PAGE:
COLUMBUS (WCMH) — Friday night’s tragedy at the Astroworld music festival in Houston is reminiscent of an event that occurred in Ohio more than 40 years ago.

On Dec. 3, 1979, The Who played a concert at what was then called Riverfront Coliseum in Cincinnati.

Shortly after the doors opened, fans tried rushing inside to secure their general admission spots. In total, 11 people died that day and many more were injured.

“It’s still deeply embedded in my mind that it’s a tragedy that never should have occurred,” said Dale Menkhaus.

In 1979, Menkhaus was a lieutenant with the Cincinnati Police Department. His task, on the day of the concert, was to field a police detail outside of the coliseum for crowd management.

He said the crowd outside grew throughout the day.

“When the doors finally did open, they only opened a few, and standing behind the crowd, I could see that crowd compressed by at least a third,” Menkhaus said. “It was similar to what happened in Houston. People just could not move on their own. If you happened to fall down, there was no way you could get up, and we suffered 11 people that died that night and scores of others that were injured.”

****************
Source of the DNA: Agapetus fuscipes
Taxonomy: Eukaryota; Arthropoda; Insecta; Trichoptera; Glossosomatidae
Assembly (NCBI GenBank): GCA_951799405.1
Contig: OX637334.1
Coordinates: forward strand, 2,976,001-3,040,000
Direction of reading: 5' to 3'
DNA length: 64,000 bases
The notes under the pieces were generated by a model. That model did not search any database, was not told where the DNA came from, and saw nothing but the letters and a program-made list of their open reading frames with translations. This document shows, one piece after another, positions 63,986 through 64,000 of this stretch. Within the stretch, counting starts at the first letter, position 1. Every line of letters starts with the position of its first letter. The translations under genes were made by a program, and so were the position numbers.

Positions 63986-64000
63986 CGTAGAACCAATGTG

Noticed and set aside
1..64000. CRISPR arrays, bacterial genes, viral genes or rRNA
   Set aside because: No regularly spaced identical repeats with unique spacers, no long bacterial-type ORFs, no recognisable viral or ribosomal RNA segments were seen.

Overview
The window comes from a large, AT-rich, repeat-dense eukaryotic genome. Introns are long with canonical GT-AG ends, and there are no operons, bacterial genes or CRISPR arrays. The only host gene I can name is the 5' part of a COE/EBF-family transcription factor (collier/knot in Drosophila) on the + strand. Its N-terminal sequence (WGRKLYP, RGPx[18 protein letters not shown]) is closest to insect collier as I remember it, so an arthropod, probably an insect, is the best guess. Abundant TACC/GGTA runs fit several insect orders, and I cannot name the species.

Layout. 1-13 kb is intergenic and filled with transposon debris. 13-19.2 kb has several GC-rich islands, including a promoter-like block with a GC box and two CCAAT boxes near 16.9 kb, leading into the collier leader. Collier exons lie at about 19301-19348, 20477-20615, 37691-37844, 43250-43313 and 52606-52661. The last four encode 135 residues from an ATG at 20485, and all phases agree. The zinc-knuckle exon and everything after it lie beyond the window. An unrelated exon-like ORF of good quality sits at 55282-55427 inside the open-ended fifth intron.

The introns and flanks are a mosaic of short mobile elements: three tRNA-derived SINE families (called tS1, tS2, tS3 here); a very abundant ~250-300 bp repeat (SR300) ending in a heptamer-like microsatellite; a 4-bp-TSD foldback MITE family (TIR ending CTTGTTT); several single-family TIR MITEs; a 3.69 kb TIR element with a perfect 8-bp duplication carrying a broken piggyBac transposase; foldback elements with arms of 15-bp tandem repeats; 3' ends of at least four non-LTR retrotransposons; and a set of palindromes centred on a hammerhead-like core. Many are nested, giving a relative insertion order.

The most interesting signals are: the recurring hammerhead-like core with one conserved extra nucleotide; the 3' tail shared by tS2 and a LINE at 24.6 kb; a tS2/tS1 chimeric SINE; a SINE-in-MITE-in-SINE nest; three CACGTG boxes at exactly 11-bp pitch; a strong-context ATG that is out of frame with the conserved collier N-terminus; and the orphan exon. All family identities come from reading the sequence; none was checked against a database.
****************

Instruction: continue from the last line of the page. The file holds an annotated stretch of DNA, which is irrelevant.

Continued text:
Shortly after The Who’s concert in Cincinnati, a ban on general admission seating was put in place there. That ban has since been lifted.

Menkhaus said he would like to see a similar ban put in place both in Cincinnati and elsewhere.

“I’ve seen throughout the world that these things continue to occur,” he said. “Even with an outdoor facility, there are things that you can do, even putting seats on the ground, where people actually have a seat. Those are the things that if you plan it properly, you can do it, but festival seating just has that potential that at any given point in time, and for many, many reasons, that you can have this kind of tragedy.”